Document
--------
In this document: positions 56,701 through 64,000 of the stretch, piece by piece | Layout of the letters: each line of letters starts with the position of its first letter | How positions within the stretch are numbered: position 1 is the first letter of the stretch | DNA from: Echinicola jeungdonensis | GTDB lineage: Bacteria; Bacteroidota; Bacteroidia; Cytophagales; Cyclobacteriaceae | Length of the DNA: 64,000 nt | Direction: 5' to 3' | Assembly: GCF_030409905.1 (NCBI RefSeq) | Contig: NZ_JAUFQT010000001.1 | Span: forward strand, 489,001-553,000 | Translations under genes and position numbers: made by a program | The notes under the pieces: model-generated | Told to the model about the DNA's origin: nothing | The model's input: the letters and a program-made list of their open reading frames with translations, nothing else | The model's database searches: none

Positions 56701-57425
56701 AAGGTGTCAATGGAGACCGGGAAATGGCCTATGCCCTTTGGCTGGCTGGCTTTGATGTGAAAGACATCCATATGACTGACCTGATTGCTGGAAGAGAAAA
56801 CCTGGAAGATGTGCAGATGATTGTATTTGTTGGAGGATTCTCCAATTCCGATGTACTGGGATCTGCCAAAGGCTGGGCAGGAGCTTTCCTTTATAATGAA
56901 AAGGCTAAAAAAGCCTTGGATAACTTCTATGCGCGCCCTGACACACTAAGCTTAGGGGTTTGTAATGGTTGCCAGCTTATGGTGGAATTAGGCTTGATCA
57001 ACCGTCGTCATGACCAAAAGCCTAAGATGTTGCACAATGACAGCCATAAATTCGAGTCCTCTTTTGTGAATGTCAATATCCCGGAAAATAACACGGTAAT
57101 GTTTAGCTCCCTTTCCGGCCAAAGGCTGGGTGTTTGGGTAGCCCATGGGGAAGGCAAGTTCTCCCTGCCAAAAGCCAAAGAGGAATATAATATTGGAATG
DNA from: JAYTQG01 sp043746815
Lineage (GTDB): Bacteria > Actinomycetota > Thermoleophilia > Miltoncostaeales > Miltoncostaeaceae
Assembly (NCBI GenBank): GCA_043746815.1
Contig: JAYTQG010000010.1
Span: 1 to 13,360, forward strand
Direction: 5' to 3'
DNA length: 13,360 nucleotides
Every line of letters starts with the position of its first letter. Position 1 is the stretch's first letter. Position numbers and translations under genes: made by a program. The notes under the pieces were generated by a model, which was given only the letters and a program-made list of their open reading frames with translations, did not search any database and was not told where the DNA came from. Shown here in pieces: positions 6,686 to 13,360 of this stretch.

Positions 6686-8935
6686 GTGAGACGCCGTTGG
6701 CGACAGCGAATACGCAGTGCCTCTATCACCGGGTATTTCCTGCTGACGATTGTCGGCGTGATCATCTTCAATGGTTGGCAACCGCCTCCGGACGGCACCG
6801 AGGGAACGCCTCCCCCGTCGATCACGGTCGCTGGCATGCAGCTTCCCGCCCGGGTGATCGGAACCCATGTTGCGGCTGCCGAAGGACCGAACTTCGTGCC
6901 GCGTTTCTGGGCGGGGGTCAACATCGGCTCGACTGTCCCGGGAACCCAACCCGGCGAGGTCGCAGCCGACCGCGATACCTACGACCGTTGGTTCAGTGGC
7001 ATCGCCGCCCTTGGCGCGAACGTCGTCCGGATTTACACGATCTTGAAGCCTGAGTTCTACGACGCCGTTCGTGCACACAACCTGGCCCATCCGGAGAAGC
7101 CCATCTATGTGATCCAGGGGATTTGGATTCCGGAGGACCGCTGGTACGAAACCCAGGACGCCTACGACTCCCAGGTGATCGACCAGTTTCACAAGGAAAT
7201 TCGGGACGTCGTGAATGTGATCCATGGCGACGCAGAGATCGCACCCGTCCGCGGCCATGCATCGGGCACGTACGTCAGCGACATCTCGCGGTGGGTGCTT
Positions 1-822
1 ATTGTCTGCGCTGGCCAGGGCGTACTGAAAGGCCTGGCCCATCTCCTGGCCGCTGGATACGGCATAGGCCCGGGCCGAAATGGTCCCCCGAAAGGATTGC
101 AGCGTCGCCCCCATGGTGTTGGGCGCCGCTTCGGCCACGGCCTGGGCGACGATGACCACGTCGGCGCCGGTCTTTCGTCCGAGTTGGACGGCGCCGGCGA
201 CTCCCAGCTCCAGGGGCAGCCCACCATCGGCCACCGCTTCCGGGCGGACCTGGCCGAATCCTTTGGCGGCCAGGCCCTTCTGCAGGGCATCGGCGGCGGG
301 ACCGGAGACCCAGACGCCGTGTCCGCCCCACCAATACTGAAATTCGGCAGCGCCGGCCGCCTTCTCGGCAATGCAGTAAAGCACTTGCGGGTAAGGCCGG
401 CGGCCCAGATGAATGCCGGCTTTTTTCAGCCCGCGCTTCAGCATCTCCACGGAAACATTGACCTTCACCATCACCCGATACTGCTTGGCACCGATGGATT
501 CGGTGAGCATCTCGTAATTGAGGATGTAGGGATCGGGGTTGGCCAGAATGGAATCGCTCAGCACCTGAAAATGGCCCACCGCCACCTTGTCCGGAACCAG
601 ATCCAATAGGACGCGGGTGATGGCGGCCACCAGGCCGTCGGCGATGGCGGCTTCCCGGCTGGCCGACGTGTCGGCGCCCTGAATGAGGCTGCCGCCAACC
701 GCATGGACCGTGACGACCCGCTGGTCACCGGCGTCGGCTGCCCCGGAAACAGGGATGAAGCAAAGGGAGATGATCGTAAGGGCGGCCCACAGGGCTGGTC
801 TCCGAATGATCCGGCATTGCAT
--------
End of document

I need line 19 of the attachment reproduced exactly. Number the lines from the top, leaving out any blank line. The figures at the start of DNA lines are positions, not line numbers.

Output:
6801 AGGGAACGCCTCCCCCGTCGATCACGGTCGCTGGCATGCAGCTTCCCGCCCGGGTGATCGGAACCCATGTTGCGGCTGCCGAAGGACCGAACTTCGTGCC